“Boards can sometimes fall back into thinking that all they’ve got to do is governance and then they’ve done their job, but that’s a trap,” says Andy Brent, Senior Independent Non-executive Director at Connect Group. “It’s important they are engaged in the long-term strategic direction of the business.”
Balancing short-term imperatives with long-term goals is one of the most challenging issues a board will contend with, as highlighted in Criticaleye’s recent survey.
In fact, 95 per cent of respondents said that boards should pay greater attention to creating long-term value, while devoting more time to strategy was cited as the best way to drive better business performance.
On top of this, the time spent on corporate governance and reporting issues was seen as a potential barrier to adding value, with over half saying that it diminished the value a NED could add to the business.
“Non-execs and the board have to spend time on governance because it’s a key part of their role,” says Celia Baxter, Non-executive Director at Senior. “But I think that if it’s all the board does then it’s not going to be very helpful. The board has to grow the business and purely focusing on governance is unlikely to do that.”
This point is echoed by Charlie Wagstaff, Managing Director at Criticaleye, who said that NEDs have to apportion their time carefully in order to add maximum value: “Non-executive directors must be the champions of their executives, but they must do so in an increasingly complex and competitive environment – whether that’s getting the right balance between supervision and strategic input, or ensuring teams have a diverse set of views and experiences.”
Closing the gap
The interplay between the executives and NEDs must be open and transparent. You cannot get sucked into an ‘us and them’ mindset.
Pauline Egan, Non-executive Director at AIB Group (UK), says: “[The relationship] varies from company to company. It is indicative of the culture and whether or not the executives see the NEDs as a sounding board, a source of alternative perspective and independent challenge, or just a regulatory nuisance that must be complied with.”
Chairman and NEDs have to make the effort to be visible. Andy comments: “Make sure you put the time in to go and visit your business regularly outside the cycle of board meetings, both to ensure that you know the people and so they know you understand what they’re doing.”
Andy goes on to say that there has been a conscious effort at Connect to make sure this is happening. “We rotate our board meetings around the different company locations; wherever we go we’ll have a pre-board breakfast session with the local management team,” he continues. “It helps us meet more people and gives us a chance to see the nuts and bolts of the business.”
Ultimately, this interaction helps the NEDs and executives understand their respective challenges and how to work together. “It’s very important NEDs get that alignment,” he adds.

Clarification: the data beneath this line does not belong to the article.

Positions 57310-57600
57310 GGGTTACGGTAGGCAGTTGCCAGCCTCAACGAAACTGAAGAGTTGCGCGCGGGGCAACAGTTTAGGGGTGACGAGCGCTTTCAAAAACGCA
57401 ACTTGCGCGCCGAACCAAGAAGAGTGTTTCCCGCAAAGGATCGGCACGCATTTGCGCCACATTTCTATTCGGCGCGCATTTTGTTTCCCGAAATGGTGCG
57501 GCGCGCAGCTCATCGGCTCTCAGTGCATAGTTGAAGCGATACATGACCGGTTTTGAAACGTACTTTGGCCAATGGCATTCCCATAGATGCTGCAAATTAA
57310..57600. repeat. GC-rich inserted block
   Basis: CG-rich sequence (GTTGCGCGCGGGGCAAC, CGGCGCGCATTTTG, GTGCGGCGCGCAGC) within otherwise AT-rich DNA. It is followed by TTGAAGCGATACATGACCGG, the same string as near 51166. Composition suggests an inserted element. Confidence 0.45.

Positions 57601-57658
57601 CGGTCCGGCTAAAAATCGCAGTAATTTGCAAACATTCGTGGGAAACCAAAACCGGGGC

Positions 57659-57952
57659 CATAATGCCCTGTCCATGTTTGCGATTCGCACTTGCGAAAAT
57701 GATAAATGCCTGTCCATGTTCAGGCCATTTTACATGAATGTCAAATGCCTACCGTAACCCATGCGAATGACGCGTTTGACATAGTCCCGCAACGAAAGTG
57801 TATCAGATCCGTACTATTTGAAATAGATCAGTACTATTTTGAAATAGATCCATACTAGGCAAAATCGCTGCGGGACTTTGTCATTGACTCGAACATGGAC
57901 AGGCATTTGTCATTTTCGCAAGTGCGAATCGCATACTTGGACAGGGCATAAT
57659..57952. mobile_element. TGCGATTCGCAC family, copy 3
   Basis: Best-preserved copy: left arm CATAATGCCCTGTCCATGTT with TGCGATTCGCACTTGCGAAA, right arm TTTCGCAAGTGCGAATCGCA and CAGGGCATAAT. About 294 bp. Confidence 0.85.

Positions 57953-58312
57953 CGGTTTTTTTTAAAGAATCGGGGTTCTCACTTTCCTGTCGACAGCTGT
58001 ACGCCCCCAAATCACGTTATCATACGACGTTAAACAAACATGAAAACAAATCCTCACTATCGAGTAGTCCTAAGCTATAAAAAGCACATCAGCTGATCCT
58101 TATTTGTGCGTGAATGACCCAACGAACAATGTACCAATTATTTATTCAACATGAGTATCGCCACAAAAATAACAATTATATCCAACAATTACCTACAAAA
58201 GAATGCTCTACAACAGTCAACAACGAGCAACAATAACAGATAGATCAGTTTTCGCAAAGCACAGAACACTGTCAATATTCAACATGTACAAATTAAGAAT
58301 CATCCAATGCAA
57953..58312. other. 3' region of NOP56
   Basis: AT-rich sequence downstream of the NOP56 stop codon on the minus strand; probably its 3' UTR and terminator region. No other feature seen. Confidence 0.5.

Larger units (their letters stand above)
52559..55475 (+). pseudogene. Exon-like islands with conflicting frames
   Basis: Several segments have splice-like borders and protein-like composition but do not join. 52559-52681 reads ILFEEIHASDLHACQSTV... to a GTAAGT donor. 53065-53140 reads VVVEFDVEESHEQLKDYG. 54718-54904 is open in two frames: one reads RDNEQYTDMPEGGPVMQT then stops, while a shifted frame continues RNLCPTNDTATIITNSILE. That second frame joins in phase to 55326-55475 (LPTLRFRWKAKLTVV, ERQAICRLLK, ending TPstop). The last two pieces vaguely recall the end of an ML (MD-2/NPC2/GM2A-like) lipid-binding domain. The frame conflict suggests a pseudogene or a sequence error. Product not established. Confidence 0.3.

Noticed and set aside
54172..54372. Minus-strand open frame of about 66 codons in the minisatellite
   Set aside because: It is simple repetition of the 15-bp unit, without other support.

Don’t get overloaded
The information that boards are expected to understand and provide oversight on continues to expand, particularly in regards to risk. For some NEDs, it can be difficult to see the wood for the trees.
Phil Smith, Chairman for UK&I at Cisco, comments: “You need a good company secretary and chairman to make sure you’re giving issues the right focus, and to ensure you’re not getting bogged down in unnecessary details and losing the purpose of the board.
“For example, if the board receives reports with hundreds of KPIs to look at, you can focus on one or two but ultimately the important issues are drowned by the less important. The company secretary has to be vigilant on the information coming to the board.”
Quite simply, “the board does not have the time or even the proper context in many cases to review a dozen 80-page papers”, Phil comments.
This has put additional pressure on audit committees in particular, and an increasing number of sub-committees are being created to deal with specific challenges.
Tim Eggar, Criticaleye Board Mentor and Chairman at Cape, says: “Much of the governance can be done outside the main board, especially a lot of the process work. It’s then up to the chair of each committee and the chairman to ensure it’s not swamping the agenda for the main board meetings.
“The committee chairs should also ensure that routine governance process isn’t dominating.”
A good chairman will understand how to set the right rhythm for discussion in the boardroom, so that governance and compliance are executed to a high-standard, while proper consideration is given to the business and its resilience over the medium to long term.
Andy recommends regular strategy reviews, whereby the board comes together and looks ahead to think seriously about where the business is going, and whether it possesses the leadership capability to get there.
“Don’t run it as a session where the executives come with the plans and the non-executives sign it off, but rather a working session where the teams come together, challenge each other and maybe even go through one or two iterations of what the strategy should be,” Andy adds.
By Dawn Murden, Editor, Advisory
Our survey also found that two thirds of NEDs and chairs do not frequently meet the HRD to discuss executive leadership development. Why might this be? If you’d like to get in touch about this, or any of the findings, please email firstname.lastname@example.org
Don’t miss next week’s Community Update, which will bring you highlights from Criticaleye’s Asia Leadership Retreat, in association with Accenture and CEIBS.